I did not think I would be looking forward to a rain last week, but it has been great to see some irrigation on my plants. I had planted green beans, squash and cucumbers and they were starting to get dry and taking a little longer to sprout.
Also, I purchased some cabbage plants in my travels and I will be setting them out soon. I am holding off on transplanting right now because of the recent hot temperatures. I prefer to grow cabbage in the spring because of the insects which are in full swing right now. If you do decide to tackle growing cabbage in the fall, here are some tips:
Cabbage seeds planted at the end of the summer, in August or late September, should easily germinate in the warm soil of the ending growing season. Cabbages may also be planted later in the year, during fall, as long as the soil temperatures average around 50 degrees. For an extended harvest, stagger the planting time of the cabbages by two weeks.
Depending on which variety of cabbage you are growing will determine how far apart you should plant. A good rule of thumb is at least one foot apart. Plant them further apart if you have the room. Many varieties of cabbage such as, Late Flat Dutch, Red Acre, Golden Acre and Brunswick require plenty of room, where Chinese varieties such as Pak Choy get away with less.
When planting, apply 10-10-10 fertilizer to the garden space. Till it in and then transplant the cabbage. I will be planting these cabbage on a ridge for moisture reasons. Where I will be planting them is a flat surface so if there is a heavy downpour of rain my cabbage won't be standing in water. This can scald the cabbage in hot temperatures.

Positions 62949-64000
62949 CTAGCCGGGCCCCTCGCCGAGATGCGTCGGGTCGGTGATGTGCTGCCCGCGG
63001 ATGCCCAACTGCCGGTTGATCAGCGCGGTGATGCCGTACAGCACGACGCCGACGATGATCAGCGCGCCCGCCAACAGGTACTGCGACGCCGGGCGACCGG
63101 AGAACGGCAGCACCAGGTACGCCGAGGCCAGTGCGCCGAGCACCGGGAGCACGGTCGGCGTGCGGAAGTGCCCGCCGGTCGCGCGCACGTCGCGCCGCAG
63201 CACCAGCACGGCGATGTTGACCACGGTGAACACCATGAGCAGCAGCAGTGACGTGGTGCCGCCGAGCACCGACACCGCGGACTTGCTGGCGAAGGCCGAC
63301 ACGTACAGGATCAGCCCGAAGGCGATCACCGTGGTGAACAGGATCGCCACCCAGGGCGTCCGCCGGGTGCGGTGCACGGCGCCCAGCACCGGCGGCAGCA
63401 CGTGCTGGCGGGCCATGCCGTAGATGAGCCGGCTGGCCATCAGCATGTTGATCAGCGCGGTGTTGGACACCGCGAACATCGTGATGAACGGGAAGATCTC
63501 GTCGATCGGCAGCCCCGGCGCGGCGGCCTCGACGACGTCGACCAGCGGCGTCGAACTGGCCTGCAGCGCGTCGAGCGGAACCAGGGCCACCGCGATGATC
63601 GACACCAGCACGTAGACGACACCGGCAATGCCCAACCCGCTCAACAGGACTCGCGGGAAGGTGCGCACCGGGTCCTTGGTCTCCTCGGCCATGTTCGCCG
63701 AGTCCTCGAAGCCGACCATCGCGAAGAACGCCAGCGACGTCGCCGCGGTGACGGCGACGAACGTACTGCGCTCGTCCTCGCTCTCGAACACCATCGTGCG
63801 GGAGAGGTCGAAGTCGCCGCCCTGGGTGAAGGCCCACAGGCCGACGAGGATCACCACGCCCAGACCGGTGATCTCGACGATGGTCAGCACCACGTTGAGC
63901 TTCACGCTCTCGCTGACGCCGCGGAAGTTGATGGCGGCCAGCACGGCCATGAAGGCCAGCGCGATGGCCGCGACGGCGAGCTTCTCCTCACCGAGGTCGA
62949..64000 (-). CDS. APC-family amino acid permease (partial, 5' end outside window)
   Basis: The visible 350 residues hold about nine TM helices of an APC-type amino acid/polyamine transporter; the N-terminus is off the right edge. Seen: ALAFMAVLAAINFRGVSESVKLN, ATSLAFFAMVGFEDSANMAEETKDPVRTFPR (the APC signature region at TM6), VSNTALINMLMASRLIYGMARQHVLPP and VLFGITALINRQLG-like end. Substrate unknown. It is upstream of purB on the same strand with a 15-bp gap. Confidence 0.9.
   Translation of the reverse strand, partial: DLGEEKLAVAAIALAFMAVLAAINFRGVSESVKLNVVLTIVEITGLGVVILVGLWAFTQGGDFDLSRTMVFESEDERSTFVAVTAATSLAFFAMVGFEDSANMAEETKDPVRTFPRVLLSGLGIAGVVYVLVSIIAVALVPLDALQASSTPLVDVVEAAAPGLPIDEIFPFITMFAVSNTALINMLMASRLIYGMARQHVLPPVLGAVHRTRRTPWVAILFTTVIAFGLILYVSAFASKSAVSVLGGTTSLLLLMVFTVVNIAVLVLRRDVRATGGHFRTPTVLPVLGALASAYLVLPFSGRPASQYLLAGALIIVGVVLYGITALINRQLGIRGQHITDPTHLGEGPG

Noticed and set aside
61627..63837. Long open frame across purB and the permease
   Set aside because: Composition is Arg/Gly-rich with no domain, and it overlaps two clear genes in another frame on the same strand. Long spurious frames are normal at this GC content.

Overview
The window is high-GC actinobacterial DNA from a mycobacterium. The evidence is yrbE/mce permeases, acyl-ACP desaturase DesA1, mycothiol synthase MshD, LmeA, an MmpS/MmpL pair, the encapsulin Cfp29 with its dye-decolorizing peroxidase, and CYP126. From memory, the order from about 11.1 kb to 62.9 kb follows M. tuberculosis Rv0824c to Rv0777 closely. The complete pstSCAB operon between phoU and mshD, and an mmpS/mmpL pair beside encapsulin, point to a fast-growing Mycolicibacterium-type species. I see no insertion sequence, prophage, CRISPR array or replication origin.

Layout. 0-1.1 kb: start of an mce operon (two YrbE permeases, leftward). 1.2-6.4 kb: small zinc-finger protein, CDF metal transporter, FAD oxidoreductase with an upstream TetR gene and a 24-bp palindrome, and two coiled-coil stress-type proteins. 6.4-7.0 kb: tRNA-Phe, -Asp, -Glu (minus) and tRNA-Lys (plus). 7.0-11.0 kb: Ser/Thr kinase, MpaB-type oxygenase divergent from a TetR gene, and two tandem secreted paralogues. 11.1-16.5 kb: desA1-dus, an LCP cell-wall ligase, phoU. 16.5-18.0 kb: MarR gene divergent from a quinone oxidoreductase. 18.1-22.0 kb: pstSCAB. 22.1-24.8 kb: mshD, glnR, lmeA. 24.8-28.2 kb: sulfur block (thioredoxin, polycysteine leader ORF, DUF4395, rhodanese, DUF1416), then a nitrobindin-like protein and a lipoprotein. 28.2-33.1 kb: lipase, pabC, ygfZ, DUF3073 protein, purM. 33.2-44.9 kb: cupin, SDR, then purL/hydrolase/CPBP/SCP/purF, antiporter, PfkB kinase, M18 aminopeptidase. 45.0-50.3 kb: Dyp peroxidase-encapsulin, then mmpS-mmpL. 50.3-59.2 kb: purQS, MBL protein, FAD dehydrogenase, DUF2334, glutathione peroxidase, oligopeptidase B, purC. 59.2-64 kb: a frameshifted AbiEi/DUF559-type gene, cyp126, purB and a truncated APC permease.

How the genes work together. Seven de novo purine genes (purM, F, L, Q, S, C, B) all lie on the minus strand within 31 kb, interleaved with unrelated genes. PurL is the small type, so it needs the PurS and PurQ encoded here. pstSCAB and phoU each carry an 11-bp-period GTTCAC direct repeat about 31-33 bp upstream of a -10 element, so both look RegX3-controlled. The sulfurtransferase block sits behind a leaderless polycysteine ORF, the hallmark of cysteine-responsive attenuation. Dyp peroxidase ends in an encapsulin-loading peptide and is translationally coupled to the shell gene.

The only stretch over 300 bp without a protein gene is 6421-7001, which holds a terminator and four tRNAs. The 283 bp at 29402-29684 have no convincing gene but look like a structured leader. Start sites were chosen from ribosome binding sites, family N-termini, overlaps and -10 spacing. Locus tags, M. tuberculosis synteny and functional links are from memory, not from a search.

I am also hoping to plant some strawberry plants this fall, which is a good time to do so. However, most home gardeners get excited about their gardens toward the end of the winter months and don't plan far enough ahead to plant strawberries during the autumn months of the previous year. There are two main consequences of this pattern: Most home gardeners miss out on a healthy crop of strawberries during the first year (growing season) they are planted. It is also harder to find strawberry plants for sale in the fall months simply due to supply and demand.
By planting a strawberry bed in the early fall months, the plants are able to fully establish themselves and their root system prior to going dormant for the winter. Then, as the temperatures rise, a fully-rooted and more mature plant begins to put forth new foliage and flower stalks. Instead of pinching off the flowers so that the roots can establish, the already-established roots pull water and nutrients from the soil to support the strawberries. This allows a harvest during the first growing season instead of the second. Happy Gardening.